• The two steep climbs exhausted me but the summits were worth the effort.
  • It still had some issues with some SOTA chasers being over-eager but nothing like the problems, two days earlier.
  • I would have liked to have tried out the speech processor (which I had with me) but with the RF feedback happening on Zweiselberg, I decided better of it and just concentrated on getting the two activations into the log.

73 ’til the next summit!

DD5LP/P – March 16th 2020 – DL/AL-167 Falkenstein & DL/AL-166 Zwolferkopf.

A day of blockages, diversions and re-routing – but at least it was warm & sunny!

Preparation:

This activation was originally planned to cover 4 summits, the two 4-pointers listed in the title plus two other 2 pointers that were not too far away. Even at the planning stage, this looked like it may not be possible time-wise as access to Falkenstein and Zwolferkopf is via a single track road with sheer drops at the side which only opens in each direction at certain times to avoid traffic meeting each other with possible “unfortunate consequences”. I, therefore, changed my alerts the day prior to the activations to indicate that I was concentrating on the first two activations and one of the other two would only be attempted should I be well advanced time-wise from the first activations. This turned out not to be the case and that third alert got deleted from the second summit as it was not going to happen (it’s nice to be able to edit and delete alerts via the SOTLAS website now).

Falkenstein has limited space to set up an antenna and Zwolferkopf is a long steep walk from the road, so in both cases, I decided I would use my “rapid deployment” set-up using the loaded mobile whip antenna rather than taking a mast and wire dipole. While I was still thinking of activating the third summit, that one would have had the mast and dipole set-up, so that was also packed into the car.

In any case, a reasonably early start was planned and all equipment charged up ready to go on Sunday evening.

The Activation:

I woke to a nice looking day, (for a change). The gear was loaded into the car with two jackets, one for rain and cold and one for a warmer day. The trip down to Pfronten, where Falkstein is located above is about an hour and 10 minutes trip normally. However … at about halfway, there was a diversion because the road was closed, taking me way off my expected route and to make it worse as I approached Pfronten at the round-a-bout on the outskirts of the town, there was a barrier across my normal exit but with a sign saying that the road was open up until Meilingen, which is where I needed to turn off to head up the road to the castle ruins in any case. So for a change, I was lucky. I even arrived at the start of the single track road, while it was still in the phase for people to drive up the road!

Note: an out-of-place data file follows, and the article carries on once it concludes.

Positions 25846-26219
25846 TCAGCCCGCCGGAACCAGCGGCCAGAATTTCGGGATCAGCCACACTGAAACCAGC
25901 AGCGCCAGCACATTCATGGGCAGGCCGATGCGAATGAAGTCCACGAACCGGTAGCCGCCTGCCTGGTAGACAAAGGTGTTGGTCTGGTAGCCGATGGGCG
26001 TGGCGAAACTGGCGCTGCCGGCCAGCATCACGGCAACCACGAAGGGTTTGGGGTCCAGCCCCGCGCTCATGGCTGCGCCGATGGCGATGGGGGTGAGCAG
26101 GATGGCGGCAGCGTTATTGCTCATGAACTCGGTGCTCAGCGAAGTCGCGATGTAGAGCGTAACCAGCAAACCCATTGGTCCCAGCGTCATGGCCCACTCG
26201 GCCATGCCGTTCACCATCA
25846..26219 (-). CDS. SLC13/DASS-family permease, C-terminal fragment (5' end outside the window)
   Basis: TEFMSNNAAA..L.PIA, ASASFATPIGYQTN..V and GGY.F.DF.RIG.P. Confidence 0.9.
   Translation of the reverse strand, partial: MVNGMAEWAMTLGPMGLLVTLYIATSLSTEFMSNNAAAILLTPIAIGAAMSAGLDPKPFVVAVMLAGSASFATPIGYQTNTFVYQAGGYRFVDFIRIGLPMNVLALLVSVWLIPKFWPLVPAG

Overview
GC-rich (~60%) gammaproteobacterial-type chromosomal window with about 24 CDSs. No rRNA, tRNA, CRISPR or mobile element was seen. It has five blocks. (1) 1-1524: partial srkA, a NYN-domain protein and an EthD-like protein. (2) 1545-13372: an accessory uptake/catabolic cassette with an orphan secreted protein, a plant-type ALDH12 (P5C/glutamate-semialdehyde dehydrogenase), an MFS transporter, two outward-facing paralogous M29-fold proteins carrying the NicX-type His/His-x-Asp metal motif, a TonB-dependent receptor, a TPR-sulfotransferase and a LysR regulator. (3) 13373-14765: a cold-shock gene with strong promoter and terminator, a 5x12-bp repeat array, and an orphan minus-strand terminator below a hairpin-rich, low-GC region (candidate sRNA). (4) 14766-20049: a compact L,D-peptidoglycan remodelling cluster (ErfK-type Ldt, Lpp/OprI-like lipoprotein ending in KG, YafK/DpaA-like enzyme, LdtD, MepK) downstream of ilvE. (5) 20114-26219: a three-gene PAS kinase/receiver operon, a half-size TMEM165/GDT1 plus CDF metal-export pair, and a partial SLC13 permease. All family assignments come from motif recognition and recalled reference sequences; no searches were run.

DL/AL-167 Falkenstein: After parking in the car park at the top of the road I packed everything I needed into my new rucksack, including the Komunica HF-PRO-2 antenna in its protective tube on the side of the rucksack and set off up the road. At Falkenstein, there are car parks for the general public and for those staying at the hotel on the summit. The public car park is about 50 vertical metres below the hotel, so there is quite a walk up to the hotel entrance and then from there up to the castle ruins is probably another 70 vertical metres up a lot of uneven steps. On arriving at the ruins, the metal gate needs to be opened and then it’s up two sets of stairs in the wooden platform where I was glad to find that the small round table was still there.

This was the first time in a while that I had such nice weather on a  summit – as I hope the pictures show. After setting-up the photo-tripod, I re-assembled the vertical antenna from its three pieces and screwed it onto the tripod and last of all fitted the 8 radial wires to the bottom of the antenna socket. I have listed on the transport tube which I made for this antenna, the setting on the coil-slider for various bands  (15 for 40  metres for example) so I set the coil slider at 15 and went back to the table where I had my rucksack laid on. Opening the bottom section of the rucksack I have the rig, the battery box, the microphone, the smartphone which acts as the rigs display and control panel and a new coax antenna lead (this is a replacement for the one which created me problems on my last two outings) which the coax lead from the tripod was then connected to.

On turn on, I found lots of stations booming in. I searched for a free frequency but after not getting a reply to my question “is this frequency free”, spotting myself and calling CQ, I heard a station booming in, only 1 or 2 kHz away, making the frequency unusable. This happened time and again on both summits and on the second summit, I had at least one station deliberately causing QRM on my frequency – where is the mentality in that? In any case, once I got on a semi-free frequency the contacts came rolling in and I ended up with over 20 stations for this first summit in the log and it was now time to look at heading for the second summit. Remember that the single track road is open in one direction at a time so I had to get back to the car before the full hour to be able to drive down the road to the spot that I wanted to park at before setting off on the about 2-kilometre track to Zwolferkopf from about halfway down the road. Well again, it worked out well with me with everything packed in the car in the car park ready for the traffic light to turn green from red.